SDOT says it can’t deliver on promises made by its massive 2015 construction levy, called Move Seattle. The department also is dealing with an over-budget and on-hold streetcar project.

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Alex Krieg sensed about a year ago that something was amiss with the biggest tax levy in Seattle history, a $930 million effort to repave roads, create bus routes and build sidewalks and bike paths throughout the city.

Krieg, who co-chairs the levy’s citizen oversight committee, kept hearing the same thing from the Seattle Department of Transportation (SDOT) at his committee’s monthly meetings: Projects were in the works. They were coming. The city might be doing less than budgeted, but it would just take a little time for things to get going.

“SDOT just kept saying ramp up, ramp up, we’re ramping up,” Krieg said. “If I had a dollar for every time they said that — it just never seemed to ramp up.”

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The 2015 Move Seattle levy is now ramping down, so to speak, as SDOT officials grapple with a package that promised more projects than the agency says it can now deliver.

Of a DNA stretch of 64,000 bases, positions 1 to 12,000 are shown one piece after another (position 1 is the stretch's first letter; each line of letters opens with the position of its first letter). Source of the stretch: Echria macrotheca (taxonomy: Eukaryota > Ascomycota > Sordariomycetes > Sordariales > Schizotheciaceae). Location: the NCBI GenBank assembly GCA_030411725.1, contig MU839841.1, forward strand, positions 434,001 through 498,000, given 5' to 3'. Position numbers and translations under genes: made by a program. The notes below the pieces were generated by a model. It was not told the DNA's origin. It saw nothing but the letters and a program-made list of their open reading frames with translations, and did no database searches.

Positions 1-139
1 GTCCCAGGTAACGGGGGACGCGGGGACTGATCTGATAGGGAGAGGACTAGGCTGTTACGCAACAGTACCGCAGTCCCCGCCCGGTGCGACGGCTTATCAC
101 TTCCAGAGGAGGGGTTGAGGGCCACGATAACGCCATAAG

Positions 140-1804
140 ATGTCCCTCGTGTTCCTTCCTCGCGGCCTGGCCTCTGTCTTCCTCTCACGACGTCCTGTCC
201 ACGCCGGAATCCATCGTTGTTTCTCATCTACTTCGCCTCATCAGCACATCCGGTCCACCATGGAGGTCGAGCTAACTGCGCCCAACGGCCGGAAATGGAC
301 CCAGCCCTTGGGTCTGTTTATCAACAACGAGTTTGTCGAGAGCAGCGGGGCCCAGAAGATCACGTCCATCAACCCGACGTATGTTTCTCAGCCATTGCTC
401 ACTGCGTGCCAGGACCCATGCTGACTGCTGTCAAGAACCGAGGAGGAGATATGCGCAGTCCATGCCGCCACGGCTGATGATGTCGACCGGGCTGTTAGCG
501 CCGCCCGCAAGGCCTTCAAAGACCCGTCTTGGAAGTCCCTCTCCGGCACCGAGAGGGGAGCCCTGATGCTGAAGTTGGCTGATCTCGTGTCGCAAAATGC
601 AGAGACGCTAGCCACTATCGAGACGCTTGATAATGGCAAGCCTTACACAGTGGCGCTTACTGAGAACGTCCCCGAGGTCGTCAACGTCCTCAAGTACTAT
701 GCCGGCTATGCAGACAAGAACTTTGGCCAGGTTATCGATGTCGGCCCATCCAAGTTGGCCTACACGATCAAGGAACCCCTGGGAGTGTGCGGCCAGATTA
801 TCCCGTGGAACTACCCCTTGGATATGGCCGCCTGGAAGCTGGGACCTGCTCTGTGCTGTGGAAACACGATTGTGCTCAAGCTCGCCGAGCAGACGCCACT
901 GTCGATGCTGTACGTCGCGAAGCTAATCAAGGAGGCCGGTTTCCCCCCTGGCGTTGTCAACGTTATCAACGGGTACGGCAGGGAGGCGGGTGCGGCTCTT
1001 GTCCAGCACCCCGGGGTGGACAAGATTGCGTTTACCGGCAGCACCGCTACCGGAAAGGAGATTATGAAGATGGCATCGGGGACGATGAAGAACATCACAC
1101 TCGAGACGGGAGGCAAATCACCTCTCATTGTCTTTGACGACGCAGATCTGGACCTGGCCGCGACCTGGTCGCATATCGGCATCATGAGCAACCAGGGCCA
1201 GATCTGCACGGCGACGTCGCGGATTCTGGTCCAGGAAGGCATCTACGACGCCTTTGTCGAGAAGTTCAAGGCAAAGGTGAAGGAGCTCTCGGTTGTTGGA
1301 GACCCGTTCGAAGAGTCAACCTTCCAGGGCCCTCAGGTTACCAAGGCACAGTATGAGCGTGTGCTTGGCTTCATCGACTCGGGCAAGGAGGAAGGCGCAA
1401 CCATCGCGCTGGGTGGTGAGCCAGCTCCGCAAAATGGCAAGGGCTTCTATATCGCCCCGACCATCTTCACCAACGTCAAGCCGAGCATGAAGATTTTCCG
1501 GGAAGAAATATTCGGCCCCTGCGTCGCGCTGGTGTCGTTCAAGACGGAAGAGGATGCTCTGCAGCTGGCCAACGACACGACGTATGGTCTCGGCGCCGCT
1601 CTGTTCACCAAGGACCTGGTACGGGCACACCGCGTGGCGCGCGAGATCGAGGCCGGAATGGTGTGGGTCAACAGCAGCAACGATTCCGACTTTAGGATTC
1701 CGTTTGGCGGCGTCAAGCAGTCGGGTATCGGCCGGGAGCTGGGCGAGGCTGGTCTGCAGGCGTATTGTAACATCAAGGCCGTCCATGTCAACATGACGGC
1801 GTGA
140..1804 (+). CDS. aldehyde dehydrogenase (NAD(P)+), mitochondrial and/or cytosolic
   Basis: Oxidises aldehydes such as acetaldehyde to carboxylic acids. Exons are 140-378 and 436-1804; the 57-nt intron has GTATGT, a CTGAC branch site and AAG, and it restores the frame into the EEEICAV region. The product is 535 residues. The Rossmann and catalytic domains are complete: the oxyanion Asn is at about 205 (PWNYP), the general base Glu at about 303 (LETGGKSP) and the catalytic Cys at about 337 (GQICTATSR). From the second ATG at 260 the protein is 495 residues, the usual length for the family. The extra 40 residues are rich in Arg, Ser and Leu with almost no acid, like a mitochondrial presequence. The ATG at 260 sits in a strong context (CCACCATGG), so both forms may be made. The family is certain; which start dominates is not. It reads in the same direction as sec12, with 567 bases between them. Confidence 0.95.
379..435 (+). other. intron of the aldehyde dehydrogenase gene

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At the same time, the agency’s marquee construction project — a new streetcar line along First Avenue — is on hold while an independent consultant investigates the project’s finances and whether SDOT has been forthright about them.

Another voter-approved tax increase has added frequent bus service citywide, but King County Metro can no longer keep up with city requests for even more trips.

Taken together, the stumbles point to an agency laboring to keep up with major promises made by the previous administration, some of which were unrealistic when they were made and all of which have been made more challenging by a booming and ever-costlier local construction market.

The missteps have led SDOT to spend hundreds of thousands of dollars on outside help to try to get its projects on track.